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MLS formally adopts single-elimination playoff format for 2019

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Playoffs will expand to 14 teams, but be a tighter calendar.

The leaks all turned out to be true: the MLS Cup Playoffs will adopt a single-elimination format for the 2019 season, expand to 14 teams and be condensed into a calendar that can be played between international breaks. The only previously unknown detail is that the two seven-team brackets will be fixed as opposed to being reseeded after each round.

Although the season will still start in March in 2019, the start of the season may be moved up in subsequent seasons to shorten the offseason.

There are definitely some advantages to this format. The biggest is that the whole tournament will be played between the October and November FIFA breaks, meaning the playoffs will be played in one continuous block without worrying about players being pulled away. Notably, this means the 2022 playoffs will conclude before the World Cup is scheduled to begin that year. There’s also a valid argument to be made that the single-elimination format better rewards the regular season, as home teams have historically won 67.3 percent of single-elimination playoff games compared to the 55.1 percent of higher seeds who advance from two-legged series.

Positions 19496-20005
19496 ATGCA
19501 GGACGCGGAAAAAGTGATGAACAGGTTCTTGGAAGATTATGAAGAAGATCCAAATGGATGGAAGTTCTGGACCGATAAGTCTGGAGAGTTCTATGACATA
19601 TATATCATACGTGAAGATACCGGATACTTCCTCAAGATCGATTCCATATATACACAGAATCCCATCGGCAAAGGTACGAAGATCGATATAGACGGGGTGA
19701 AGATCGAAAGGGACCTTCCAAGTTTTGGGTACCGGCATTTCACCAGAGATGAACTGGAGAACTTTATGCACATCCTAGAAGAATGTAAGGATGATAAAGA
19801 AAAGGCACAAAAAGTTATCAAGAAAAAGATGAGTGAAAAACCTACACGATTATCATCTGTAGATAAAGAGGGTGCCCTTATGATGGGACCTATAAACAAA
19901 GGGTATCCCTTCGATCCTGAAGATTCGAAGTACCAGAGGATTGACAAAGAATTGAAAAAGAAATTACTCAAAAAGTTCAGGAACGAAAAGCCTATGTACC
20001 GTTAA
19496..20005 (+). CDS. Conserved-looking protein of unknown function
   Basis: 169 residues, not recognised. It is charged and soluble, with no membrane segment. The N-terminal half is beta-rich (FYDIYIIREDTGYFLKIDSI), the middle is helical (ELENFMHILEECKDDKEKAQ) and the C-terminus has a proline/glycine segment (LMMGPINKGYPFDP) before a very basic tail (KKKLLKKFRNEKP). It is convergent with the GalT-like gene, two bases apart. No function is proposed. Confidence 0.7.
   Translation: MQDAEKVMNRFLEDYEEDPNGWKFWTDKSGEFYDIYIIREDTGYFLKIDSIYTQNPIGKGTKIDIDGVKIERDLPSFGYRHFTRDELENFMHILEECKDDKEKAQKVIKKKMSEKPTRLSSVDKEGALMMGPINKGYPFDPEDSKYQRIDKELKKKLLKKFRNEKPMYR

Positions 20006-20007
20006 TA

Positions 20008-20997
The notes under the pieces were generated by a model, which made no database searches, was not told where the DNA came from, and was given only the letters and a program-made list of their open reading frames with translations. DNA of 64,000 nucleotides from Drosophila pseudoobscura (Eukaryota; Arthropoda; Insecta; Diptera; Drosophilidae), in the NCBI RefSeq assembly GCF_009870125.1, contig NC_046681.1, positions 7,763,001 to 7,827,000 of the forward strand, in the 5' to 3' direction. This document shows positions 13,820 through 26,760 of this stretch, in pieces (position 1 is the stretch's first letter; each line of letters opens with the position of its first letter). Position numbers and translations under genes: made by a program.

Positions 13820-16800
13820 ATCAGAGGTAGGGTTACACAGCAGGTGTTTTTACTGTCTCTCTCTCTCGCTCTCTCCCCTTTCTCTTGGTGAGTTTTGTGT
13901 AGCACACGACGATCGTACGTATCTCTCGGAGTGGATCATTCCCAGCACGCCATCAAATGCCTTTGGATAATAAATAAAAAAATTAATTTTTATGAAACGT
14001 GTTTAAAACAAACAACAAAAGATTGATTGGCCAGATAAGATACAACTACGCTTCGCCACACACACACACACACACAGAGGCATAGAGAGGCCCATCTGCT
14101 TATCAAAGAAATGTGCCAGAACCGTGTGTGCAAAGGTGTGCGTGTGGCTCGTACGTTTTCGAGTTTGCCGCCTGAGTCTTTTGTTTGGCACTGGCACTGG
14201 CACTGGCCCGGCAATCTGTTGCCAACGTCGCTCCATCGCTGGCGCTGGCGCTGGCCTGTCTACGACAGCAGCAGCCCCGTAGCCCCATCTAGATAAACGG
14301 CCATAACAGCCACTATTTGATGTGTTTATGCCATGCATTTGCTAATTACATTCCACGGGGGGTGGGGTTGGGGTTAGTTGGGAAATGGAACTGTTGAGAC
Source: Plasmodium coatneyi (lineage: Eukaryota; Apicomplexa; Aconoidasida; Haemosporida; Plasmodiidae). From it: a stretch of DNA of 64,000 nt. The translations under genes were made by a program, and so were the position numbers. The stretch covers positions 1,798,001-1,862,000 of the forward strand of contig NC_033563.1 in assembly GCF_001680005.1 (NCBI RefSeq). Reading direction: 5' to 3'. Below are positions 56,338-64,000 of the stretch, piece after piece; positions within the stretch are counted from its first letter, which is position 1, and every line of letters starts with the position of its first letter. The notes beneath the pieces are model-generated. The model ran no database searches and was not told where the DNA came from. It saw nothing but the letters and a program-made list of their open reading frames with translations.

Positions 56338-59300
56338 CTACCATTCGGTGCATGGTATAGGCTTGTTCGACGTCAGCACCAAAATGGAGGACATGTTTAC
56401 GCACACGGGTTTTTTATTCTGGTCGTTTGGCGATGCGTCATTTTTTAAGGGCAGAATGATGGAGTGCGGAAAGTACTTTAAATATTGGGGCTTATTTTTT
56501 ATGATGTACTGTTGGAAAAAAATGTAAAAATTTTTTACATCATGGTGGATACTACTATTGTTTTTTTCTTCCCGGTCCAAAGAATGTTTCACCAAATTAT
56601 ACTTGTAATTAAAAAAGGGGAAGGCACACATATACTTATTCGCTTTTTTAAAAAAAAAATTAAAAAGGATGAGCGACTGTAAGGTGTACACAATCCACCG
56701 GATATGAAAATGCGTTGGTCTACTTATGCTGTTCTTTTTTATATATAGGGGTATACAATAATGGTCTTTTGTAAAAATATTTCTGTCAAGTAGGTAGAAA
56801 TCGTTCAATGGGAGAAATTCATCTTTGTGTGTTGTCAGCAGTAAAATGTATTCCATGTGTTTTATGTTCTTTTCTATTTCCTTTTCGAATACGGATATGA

There are definitely some tradeoffs, though.

The biggest is probably another round of playoff expansion that will mean 14 of 24 teams qualify for the post season in 2019, which is still relatively low by MLS standards. But that will diminish rather quickly, as Nashville is slated to join the league in 2020, Inter Miami is scheduled to join in 2021 and Austin FC could join that year as well. By 2022, the league will probably be back to 50 percent of teams making the playoffs (both the NBA and NHL currently admit more than half their teams into the playoffs). It could also be argued that crowning a champion based on the strength of as few as three games feels less “meaty” than the current format which guarantees teams will need to play at least five.

But there are some less obvious — and potentially more consequential — problems as well. One is that the No. 1 seed will have to wait nearly three weeks between the end of the regular season and its first playoff game. Unlike the current format, the team who plays the No. 1 seed in the conference semifinals won’t even be on short rest, having likely played a week earlier.

The other notable issue is that the fixed-bracket creates a scenario where the No. 6 seed could potentially host the conference semifinals while the Nos. 4 and 5 seeds would be guaranteed to play on the road. If the goal, as the league states, is to reward regular-season performance, this seems at least a little counter-intuitive if not downright anti-competitive.